Bowing to the Dutchman's obvious stubbornness, Old Oak worked out a way to incorporate the neighbour's waste water into our own water channeling system, directing the outflow through our own system of buried pipes which feed Popsicle's fish-pond and then go on to vent into the bush. Old Oak figured everyone would be happy with this arrangement.

The Dutchman, however, didn't care for people "touching his stuff." So, he sawed off the connecting pipe and resumed letting his water gush in an uncontrolled fashion into our yard, which promptly became a small lake.

Old Oak discovered this and went over to have another chat with the Dutchman, but it turned out he'd gone off on vacation for the Spring Break. Not content to let the flooding continue, Old Oak picked up the end of the pump's outflow and dragged it a few metres into the Dutchman's yard so that it wouldn't all run downhill to us anymore.

He asked me what I thought. I said, "I think you should put it back where it was, so our new negotiations can start off on a good footing when they get back from holiday."

Old Oak agreed. But the Dutch returned home sooner than expected and the outflow had not yet been moved back.

For four days it had been gushing into the shrew's flower beds and, unbeknownst to us, draining directly into the Dutchman's basement. Four days worth of waste water was enough to fill the basement up to an impressive depth. The Dutchman came home to find he was the unwilling owner of an ill-smelling indoor swimming pool. I imagine he lost a fortune in decades-old National Geographic magazines and abandoned exercise equipment. You know -- basement stuff.

The Dutch called the police. The police came to call on Old Oak.

Old Oak explained the history of the situation, and that he had moved the outflow in order to avoid further destruction to our property (including the shed containing my brother-in-law, Slozo's, worldly belongings -- a shed now drooping alarmingly into the Dutch muck). The police thought this sounded fairly reasonable. "It's a civil matter," the constable explained. "Good luck."

Yesterday Old Oak went over to talk with the Dutchman's shrew, but he went unprepared for her level of shrewishness he would meet. The shrew was not interested in dialogue of any kind. She declared that they had been venting the waste water into the schoolhouse yard for seventeen years, which therefore gave them the right to continue despite whatever damage it may be causing. She further warned that her family and their insurance company would be suing us for damages. Then she started calling him names, so Old Oak went home.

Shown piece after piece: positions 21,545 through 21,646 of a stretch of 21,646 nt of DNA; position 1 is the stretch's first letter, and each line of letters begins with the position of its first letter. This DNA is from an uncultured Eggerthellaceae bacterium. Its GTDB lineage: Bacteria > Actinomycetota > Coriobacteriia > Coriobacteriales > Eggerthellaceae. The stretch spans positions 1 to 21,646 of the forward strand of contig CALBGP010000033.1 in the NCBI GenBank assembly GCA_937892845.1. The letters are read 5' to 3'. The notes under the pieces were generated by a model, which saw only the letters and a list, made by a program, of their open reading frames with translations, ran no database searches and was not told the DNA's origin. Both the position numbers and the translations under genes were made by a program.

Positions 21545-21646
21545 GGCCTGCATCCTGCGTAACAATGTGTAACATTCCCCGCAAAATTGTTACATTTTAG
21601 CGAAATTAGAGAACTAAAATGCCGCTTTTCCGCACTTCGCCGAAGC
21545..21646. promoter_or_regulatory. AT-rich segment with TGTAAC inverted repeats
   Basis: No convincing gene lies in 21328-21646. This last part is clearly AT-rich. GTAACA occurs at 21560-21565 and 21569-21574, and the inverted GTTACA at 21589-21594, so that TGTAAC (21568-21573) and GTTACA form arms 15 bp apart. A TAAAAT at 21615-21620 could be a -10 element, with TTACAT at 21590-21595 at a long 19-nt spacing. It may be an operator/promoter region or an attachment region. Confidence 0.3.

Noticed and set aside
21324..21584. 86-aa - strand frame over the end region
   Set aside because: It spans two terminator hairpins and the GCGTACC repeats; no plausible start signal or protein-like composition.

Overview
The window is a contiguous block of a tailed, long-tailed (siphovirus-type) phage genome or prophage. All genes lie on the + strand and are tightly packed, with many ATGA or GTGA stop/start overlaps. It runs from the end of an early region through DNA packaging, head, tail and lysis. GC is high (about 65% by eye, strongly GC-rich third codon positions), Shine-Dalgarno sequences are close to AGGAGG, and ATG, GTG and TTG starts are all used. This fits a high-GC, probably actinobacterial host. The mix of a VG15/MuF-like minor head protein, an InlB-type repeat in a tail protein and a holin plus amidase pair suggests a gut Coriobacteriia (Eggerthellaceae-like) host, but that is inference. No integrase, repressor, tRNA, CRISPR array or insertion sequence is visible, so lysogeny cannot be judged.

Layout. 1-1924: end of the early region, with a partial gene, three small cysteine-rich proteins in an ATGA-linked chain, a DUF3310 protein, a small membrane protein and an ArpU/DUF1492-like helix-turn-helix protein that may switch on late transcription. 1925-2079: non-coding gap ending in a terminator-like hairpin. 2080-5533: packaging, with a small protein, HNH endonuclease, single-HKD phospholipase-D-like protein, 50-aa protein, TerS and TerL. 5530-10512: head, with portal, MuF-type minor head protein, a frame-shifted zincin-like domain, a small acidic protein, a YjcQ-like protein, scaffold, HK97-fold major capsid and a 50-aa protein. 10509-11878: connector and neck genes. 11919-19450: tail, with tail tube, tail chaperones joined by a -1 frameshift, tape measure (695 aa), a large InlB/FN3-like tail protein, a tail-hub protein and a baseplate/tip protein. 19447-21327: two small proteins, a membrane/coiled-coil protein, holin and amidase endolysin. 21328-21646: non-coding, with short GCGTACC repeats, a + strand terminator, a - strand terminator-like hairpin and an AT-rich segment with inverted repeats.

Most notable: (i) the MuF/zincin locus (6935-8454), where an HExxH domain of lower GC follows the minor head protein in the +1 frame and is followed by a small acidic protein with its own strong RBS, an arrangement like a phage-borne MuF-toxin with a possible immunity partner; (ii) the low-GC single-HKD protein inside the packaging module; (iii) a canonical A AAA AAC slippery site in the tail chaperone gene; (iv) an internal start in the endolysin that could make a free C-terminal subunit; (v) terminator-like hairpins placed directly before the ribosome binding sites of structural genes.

Last night a big truck backed into their drive. It had a big machine in the back for pumping all of the water out of their basement, and it was louder than the Gulf War.

"Know what we should do?" I said, giggling.

"What?" asked Littlestar suspiciously.

"We should go over and complain about the noise."

The by-law officers have been called and should be dropping by today to disabuse the Dutch of the erroneous notion that their seventeen years of breaking the law have won them the right to continue breaking it. I wonder whether or not this enlightenment will affect their desire to sue us.

I am curious but unconcerned. They don't have a legal leg to stand on, and, if they do decide to pursue that course, they have no idea what kind of thermonuclear legal representation we have at our behest.

"I'd rather pay Prosciutto a grand to make them lose than pay them a grand in damages," I told Littlestar.

"Damn straight," she agreed.

I'll let you know how it all turns out.

"The grand essentials of happiness are: something to do, something to love, and something to hope for." -Allan K. Chalmers

I'm covered.

I'm painting a Hip Hop album cover (which is fun), missing my wife and my two precious wee ones (which reminds me of our connection), and I have great hope that the new novel I'm knitting will be everything I dream it can be (ambition is an amusing hobby). Who could ask for anything more?


Deej said...

As always your life is entertaining and insightful (as in, you have insights into your own life; an increasingly rare commodity in Western civilization). Good luck with the legal situation; I've no doubt it will work out for the best.

If I am the web, does that make you the spider?

Cheeseburger Brown said...


Rather I think I am the Web, too. Content-creation and content-propagation go hand in hand (not to mention content created via commentary, and commentaries on commentaries, and so on and so forth). The comparatively uncontested spider, as far as I know, is the emergent AI at the heart of Google.

As for the neighbours: I'm not too worried. It's more a comedy than a drama.